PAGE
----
Photos by McKay Savage
Sure, the clothes we wear may protect us from the elements, but some women in India are also using their saris to stave away disease, including cholera. The low-tech solution, which involves using the traditional Indian garment to filter pond and river water before drinking, is ingenious in its simplicity. And it works, too. A study in Bangladesh found the method effective in reducing cholera cases by nearly half.
FILTER FOR GOOD
In a 2003 field study, Rita Colwell and her colleagues from the University of Maryland and the Johns Hopkins Bloomberg School of Public Health demonstrated that cotton sari cloth, when folded at least eight times and used as a filter for drinking water, can reduce the incidence of cholera by up to 48 percent.
Besides removing plankton, the sari also filters out the bacterium that causes cholera.
Besides removing plankton, the cloth also filters out the bacteria that grows on the plankton, including the bacterium that’s responsible for causing cholera, an infection of the small intestine that results in watery diarrhea, vomiting, and life-threatening dehydration.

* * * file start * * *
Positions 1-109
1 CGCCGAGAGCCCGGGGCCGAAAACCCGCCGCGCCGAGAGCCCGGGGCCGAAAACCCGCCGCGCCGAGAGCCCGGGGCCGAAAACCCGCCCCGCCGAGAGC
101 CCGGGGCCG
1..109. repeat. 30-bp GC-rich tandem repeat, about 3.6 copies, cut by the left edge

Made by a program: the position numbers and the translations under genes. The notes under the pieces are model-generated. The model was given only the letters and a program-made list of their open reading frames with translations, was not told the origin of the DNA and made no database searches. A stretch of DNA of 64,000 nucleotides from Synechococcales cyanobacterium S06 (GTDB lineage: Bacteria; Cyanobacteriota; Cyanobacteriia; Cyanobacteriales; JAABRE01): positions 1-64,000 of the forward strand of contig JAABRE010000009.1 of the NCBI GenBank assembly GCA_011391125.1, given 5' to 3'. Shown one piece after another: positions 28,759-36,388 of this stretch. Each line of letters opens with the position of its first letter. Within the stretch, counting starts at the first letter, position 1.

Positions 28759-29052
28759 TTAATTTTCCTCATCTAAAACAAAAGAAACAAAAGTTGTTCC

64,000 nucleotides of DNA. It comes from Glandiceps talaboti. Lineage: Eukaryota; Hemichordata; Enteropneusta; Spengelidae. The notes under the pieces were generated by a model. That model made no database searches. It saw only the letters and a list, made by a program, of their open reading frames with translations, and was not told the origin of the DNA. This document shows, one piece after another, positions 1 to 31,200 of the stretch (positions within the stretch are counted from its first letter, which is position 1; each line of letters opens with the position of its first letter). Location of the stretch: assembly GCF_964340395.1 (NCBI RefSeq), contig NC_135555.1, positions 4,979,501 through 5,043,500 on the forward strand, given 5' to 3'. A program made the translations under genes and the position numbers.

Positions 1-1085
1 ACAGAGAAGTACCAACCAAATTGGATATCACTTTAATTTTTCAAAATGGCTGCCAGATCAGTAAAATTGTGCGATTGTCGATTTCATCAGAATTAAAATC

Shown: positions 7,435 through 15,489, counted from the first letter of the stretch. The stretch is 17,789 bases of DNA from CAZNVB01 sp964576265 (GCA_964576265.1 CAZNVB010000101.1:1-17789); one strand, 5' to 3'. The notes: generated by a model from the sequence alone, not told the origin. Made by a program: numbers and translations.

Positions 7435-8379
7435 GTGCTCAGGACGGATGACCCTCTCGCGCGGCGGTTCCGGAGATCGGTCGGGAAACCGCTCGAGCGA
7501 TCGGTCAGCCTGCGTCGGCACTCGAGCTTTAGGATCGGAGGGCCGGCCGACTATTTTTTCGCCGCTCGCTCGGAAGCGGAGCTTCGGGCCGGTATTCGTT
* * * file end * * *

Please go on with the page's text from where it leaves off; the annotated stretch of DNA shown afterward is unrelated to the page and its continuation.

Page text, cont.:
Five years later, a follow-up study showed that 31 percent of the 7,233 village women from the original trial continued to filter their water in some fashion. Of that segment, 60 percent used saris. Additionally, 25 percent of neighboring households that did not receive any instruction or training the first time around now practice filtration.
Households that didn’t filter their water but whose neighbors did also experienced fewer cases of cholera.
Because of the lower rate of filtration, incidences of cholera over that five-year period went down by only 25 percent. But researchers found an indirect benefit, as well: Households that didn’t filter their water but whose neighbors did also experienced fewer cases of cholera. How’s that for versatile clothing?